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Early childhood television viewing predicts explosive leg strength and waist circumference by middle childhood

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6 pages
The relationship between early childhood television viewing and physical fitness in school age children has not been extensively studied using objective outcome measures. Methods Using a sample of 1314 children from the Québec Longitudinal Study of Child Development, we examine the association between parental reports of weekly hours of television viewing, assessed at 29 and 53 months of age, and direct measures of second grade muscular fitness using performances on the standing long jump test (SLJ) and fourth grade waist circumference. Results Controlling for many potentially confounding child and family variables, each hour per week of television watched at 29 months corresponded to a .361 cm decrease in SLJ, 95% CI between -.576 and -.145. A one hour increase in average weekly television exposure from 29 to 53 months was associated with a further .285 cm reduction in SLJ test performance, 95% CI between -.436 and -.134 cm and corresponded to a .047 cm increase in waistline circumference, 95% CI between .001 and .094 cm. Interpretation Watching television excessively in early childhood, may eventually compromise muscular fitness and waist circumference in children as they approach pubertal age.
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Fitzpatricket al. International Journal of Behavioral Nutrition and Physical Activity2012,9:87 http://www.ijbnpa.org/content/9/1/87
R E S E A R C HOpen Access Early childhood television viewing predicts explosive leg strength and waist circumference by middle childhood 1,3,4* 1,21,3 Caroline Fitzpatrick, Linda S Paganiand Tracie A Barnett
Abstract Background:The relationship between early childhood television viewing and physical fitness in school age children has not been extensively studied using objective outcome measures. Methods:Using a sample of 1314 children from the Québec Longitudinal Study of Child Development, we examine the association between parental reports of weekly hours of television viewing, assessed at 29 and 53 months of age, and direct measures of second grade muscular fitness using performances on the standing long jump test (SLJ) and fourth grade waist circumference. Results:Controlling for many potentially confounding child and family variables, each hour per week of television watched at 29 months corresponded to a .361 cm decrease in SLJ, 95% CI between .576 and .145. A one hour increase in average weekly television exposure from 29 to 53 months was associated with a further .285 cm reduction in SLJ test performance, 95% CI between .436 and .134 cm and corresponded to a .047 cm increase in waistline circumference, 95% CI between .001 and .094 cm. Interpretation:Watching television excessively in early childhood, may eventually compromise muscular fitness and waist circumference in children as they approach pubertal age. Keywords:Television, Televiewing, Media, Explosive leg strength, Waist circumference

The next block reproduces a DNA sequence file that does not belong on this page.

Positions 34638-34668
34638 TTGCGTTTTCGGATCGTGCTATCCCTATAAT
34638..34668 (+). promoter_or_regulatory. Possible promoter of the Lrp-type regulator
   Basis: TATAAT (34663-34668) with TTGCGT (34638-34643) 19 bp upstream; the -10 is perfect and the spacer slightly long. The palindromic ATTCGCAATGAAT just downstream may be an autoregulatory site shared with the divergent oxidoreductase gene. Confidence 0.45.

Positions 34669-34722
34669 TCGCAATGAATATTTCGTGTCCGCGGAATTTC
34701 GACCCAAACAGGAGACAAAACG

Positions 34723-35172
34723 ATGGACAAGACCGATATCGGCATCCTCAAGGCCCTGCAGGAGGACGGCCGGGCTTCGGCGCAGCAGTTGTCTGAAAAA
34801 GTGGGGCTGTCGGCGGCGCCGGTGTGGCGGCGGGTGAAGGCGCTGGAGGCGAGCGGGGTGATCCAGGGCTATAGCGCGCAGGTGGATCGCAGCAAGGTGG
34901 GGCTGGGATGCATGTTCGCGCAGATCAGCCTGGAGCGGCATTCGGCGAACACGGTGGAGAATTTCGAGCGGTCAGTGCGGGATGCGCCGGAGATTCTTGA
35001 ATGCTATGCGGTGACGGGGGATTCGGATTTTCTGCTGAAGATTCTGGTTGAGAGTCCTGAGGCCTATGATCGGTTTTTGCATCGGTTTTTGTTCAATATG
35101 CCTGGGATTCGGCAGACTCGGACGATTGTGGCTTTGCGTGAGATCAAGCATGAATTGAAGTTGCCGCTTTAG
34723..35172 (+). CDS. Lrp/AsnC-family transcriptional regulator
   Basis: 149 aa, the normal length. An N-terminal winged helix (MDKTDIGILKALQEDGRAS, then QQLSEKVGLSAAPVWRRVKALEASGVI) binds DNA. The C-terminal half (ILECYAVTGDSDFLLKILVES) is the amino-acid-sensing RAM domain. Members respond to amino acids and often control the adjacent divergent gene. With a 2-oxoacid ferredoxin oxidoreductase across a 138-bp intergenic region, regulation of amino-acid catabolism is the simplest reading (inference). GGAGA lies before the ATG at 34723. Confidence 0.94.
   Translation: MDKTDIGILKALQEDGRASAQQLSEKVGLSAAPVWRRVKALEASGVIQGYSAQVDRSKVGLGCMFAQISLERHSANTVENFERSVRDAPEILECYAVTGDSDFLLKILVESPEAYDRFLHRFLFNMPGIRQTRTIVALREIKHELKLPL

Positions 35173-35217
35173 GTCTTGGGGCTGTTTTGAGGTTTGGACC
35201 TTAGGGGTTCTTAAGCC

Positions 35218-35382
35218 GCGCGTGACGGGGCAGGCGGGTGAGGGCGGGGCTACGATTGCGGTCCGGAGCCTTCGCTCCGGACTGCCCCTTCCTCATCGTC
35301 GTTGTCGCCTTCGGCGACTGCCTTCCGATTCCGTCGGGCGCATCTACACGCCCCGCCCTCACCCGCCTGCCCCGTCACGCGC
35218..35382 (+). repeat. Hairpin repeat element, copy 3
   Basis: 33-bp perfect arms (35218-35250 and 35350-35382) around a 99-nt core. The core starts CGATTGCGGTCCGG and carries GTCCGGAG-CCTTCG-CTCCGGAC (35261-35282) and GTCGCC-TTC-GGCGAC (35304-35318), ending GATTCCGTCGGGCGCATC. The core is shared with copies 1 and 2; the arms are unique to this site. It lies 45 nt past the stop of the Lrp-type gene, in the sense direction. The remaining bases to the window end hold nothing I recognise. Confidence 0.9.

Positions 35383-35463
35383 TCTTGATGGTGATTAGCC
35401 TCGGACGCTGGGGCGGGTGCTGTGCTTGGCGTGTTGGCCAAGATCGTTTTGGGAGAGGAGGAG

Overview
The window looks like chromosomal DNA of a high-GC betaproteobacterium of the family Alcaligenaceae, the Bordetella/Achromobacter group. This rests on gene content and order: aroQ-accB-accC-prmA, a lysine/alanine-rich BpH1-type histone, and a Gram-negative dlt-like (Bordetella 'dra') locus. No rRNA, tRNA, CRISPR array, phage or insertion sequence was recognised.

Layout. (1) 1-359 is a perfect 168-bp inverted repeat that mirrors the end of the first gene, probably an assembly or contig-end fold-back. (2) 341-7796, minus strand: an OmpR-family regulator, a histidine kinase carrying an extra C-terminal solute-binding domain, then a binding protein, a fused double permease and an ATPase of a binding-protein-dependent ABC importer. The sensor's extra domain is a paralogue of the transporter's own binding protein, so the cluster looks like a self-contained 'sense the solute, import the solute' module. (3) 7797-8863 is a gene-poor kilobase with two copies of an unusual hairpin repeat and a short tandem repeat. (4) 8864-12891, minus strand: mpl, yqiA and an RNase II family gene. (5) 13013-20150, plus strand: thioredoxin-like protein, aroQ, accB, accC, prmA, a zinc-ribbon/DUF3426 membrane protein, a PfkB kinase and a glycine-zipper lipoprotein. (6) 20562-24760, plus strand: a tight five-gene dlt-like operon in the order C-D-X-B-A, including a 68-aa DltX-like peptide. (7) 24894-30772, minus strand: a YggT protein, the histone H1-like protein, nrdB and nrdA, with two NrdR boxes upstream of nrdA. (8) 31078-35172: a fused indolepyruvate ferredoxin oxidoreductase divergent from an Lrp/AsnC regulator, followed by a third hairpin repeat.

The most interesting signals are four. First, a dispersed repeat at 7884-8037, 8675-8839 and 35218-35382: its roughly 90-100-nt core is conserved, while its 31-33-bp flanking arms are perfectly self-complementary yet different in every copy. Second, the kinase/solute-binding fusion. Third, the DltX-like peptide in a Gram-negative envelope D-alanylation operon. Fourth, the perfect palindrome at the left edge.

A large proportion of toddlers are exposed to quantities of screen time that exceed recommendations set forth by the American Academy of Pediatrics [1,2]. Early childhood represents a critical period for the develop ment of habits and preferred activities [1]. These behav ioral dispositions, if they remain entrenched, are then likely to become important predictors of physical activity levels as children enter school when time for leisurely pursuits becomes increasingly limited. Children who watch more television are more likely to develop poor diet ary habits, sleep disturbances, and become obese [35]. Studies have shown that independent of physical activity levels, time spent engaged in sedentary pursuits adversely affects physical and mental health in youth [6]. Because it
* Correspondence: caroline.fitzpatrick@umontreal.ca 1 Centre de Recherche de lHôpital SainteJustine, Université de Montréal, Montréal, Canada 3 Département de médecine sociale et préventive, Université de Montréal, Montréal, Canada Full list of author information is available at the end of the article
represents a sedentary activity which takes time away from other more physically demanding pursuits, the amount of time children spend watching television in early childhood raises concerns over potential consequences for later physical fitness during the school years [7]. Throughout the lifespan, physical fitness relates directly to future health, quality of life, and longevity [810]. Ab dominal fat and muscular strength represent two reliable measures of overall fitness. In particular, child and adult intraabdominal fat measured by waist circumference in dependently predict cardiovascular health, development of metabolic syndrome, and insulin resistance [1114]. In addition, a surplus of weight towards emerging adoles cence is likely to represent greater health risks than weight that is gained during other periods of development [15]. Explosive leg strength represents a measure of muscu lar speed and power and can be measured reliably and cost effectively through the Standing Long Jump test [16]. Childrens scores on this task are likely to predict
© 2012 Fitzpatrick et al.; licensee BioMed Central Ltd. This is an Open Access article distributed under the terms of the Creative Commons Attribution License (http://creativecommons.org/licenses/by/2.0), which permits unrestricted use, distribution, and reproduction in any medium, provided the original work is properly cited.
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